Putting together a photo show?
I've been taking pictures of nature and wildlife for a lot of years, and have built a decent collection of shots I'm not afraid to let other people see. :-) So I'm thinking about putting together a one-man photo show for a local nature center where I'm a volunteer. Their auditorium/main room has space for maybe a hundred photos total - fewer if I make some of them very large.
Thing is, I've never done anything like this before, so I'm wondering what's the best way to go about it. At the moment I'm still in the "I wonder if I can do this" stage. So I have some pretty basic beginner type questions. Such as:
How big do my images have to be in order to get good size prints - at least 8x10, and some deserve to be 11x14 or 11x17? The rule I learned when I was starting out in digital photography was "minimum 250 pixels/inch, and 300 for best quality." Is that still true?
How much is framing likely to cost? Should I try doing it myself, or just get them all framed at a shop?
-- Jon W.
I've never 'put on a (print) show' - but I have given a couple of talks to local photo clubs - so there'll be others far more experienced in this endeavour, I'm sure.
Things that come to (my) mind - re nature / wildlife pics if considering this.
Have the pics you're considering using been seen / commented on by other people - who know what they're looking at/for - I don't mean family members / friends who'll say all manner of nice words.
Don't use multiple images from the same day / setup - just because you've had a 'purple patch' on a good target rich day
Vary colours / lighting of pics - front / side / backlit etc. Sunny / overcast / dull / rain / snow etc
Have pics taken from different - but subject appropriate - viewpoints. My own particular rant topic is seeing pics of subjects taken from too high a vantage point. - ie waterfowl from anything other than waterlevel.
What makes your pics distinctive / different from all the rest of what's out there?
What's the target audience likely to be? - The feedback I got from the couple of gigs I did was that the viewers liked to see pics of common, easily seen subjects - in a way they'd not seen them before.
A bit of advice I read re what potential entrants to a world class wildlife comp should look for when considering entering was '... If all your pic does is to let the viewer identify the species - then go away and take some more / try again'
My experience was with a digital projector - might this also be a possible option worth exploring? have a free running sequence of images for punters / visitors to look at ... and depending on feedback / comments then get some printed / framed?
I used about 100 pics for a 90 min talk. 'Afaik, 300ppi is still the norm for commercial printing requirements in my neck o the woods - although I've heard that the Japanese can request upto 400ppi.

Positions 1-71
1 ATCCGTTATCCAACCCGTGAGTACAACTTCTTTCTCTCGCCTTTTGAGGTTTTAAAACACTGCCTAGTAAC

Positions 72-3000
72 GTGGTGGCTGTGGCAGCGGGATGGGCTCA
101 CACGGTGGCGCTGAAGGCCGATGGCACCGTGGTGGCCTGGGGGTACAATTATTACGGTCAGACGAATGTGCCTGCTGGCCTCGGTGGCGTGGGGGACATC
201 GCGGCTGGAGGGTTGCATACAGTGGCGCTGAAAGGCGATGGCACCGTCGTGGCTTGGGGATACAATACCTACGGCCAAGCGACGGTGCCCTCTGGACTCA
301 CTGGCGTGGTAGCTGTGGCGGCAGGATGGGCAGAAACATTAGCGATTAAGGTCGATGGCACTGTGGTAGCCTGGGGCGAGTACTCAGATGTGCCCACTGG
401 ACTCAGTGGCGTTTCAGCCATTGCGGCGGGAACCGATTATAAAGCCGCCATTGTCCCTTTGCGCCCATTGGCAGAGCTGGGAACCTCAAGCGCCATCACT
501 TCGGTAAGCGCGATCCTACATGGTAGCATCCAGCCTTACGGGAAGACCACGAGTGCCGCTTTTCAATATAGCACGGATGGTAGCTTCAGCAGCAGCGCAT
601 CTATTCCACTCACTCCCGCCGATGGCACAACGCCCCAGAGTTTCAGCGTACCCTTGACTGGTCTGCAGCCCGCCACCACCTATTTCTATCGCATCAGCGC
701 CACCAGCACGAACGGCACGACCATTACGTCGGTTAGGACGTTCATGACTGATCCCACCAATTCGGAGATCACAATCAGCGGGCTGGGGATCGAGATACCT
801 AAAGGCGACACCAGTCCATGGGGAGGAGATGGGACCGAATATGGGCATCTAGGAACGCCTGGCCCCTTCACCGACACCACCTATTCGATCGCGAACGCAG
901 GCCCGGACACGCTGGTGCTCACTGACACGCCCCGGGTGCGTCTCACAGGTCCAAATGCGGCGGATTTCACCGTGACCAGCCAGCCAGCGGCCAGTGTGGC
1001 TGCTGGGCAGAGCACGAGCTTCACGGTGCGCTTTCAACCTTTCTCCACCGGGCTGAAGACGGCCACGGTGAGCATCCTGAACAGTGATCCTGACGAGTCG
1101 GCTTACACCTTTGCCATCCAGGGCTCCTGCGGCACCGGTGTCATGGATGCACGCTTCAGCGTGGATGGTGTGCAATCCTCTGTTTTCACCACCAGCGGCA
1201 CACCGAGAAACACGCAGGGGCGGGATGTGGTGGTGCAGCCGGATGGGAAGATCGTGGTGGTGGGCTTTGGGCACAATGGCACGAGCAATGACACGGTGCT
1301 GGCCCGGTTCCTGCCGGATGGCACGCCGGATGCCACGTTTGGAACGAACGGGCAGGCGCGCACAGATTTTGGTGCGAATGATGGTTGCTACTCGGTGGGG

200-300 ppi is still a good guideline, but there is wiggle room. For prints where the viewers can't walk right up to it (e.g. there's furniture keeping them a few feet form the wall), the increased viewing distance means you can get away with lower ppi. Also, good sharpening and noise reduction practices when editing can eke out a few more inches of enlargement quality when you might be a little below the ideal ppi.
For an 11 x 17 we can do the math. At 300 ppi, an 11 x 17 image will be 3300 x 5100 px, or 17 megapixels. At 200 ppi an 11 x 17 is around 7.5 megapixels. Any quality image in that ballpark can potentially make a fine 11 x 17, and if your post-processing skills are really good, you might get away with an image under 10 megapixels. This also gives you some cropping leeway. You only need 7.2 megapixels for 8 x 10 inches at 300 ppi. But you'd be surprised how small an 8 x 10 looks in a big room, I never show at that size any more. I would recommend printing fewer, larger images.
Since this is a nature center and not a gallery, the audience might not be as critical as an art gallery, and compelling imagery will help them ignore resolution. But I did see a show recently where a photographer had obviously cropped a picture of flying birds so far down and enlarged that so much that it was not even close to being sharp. Don't go that far!
The price can vary a lot. If it doesn't need to be gallery quality and you aren't going to be doing this a lot, save money and go for minimal black plastic or metal frames with white mattes, of the type that can be found at IKEA or Target.
If your intention is to sell as fine art or get into a gallery, then it might be worth it to go for the whole package: Print with archival inks and paper, and put the prints in nicer Nielsen-type metal frames with archival mats and museum-quality glazing. This gets expensive fast. I save some money by cutting my own mats and ordering the components separately and assembling myself, but in terms of time and my labor, this is not anywhere close to free, and there was a learning curve for everything from properly operating a mat cutter to keeping dust out from behind the glass. Sending to a professional framer is expensive, but their experience and better equipment should give you more consistent results.
If you are seriously considering hanging around 100 photos, I would go economy on the frames (buy ready made and just slip the prints in) because the cost of sending out that many to a professional framer would be astronomical, and the time to build 100 frames and mats yourself, and do a good job, would keep you busy for days on end (cancel all social activities etc.).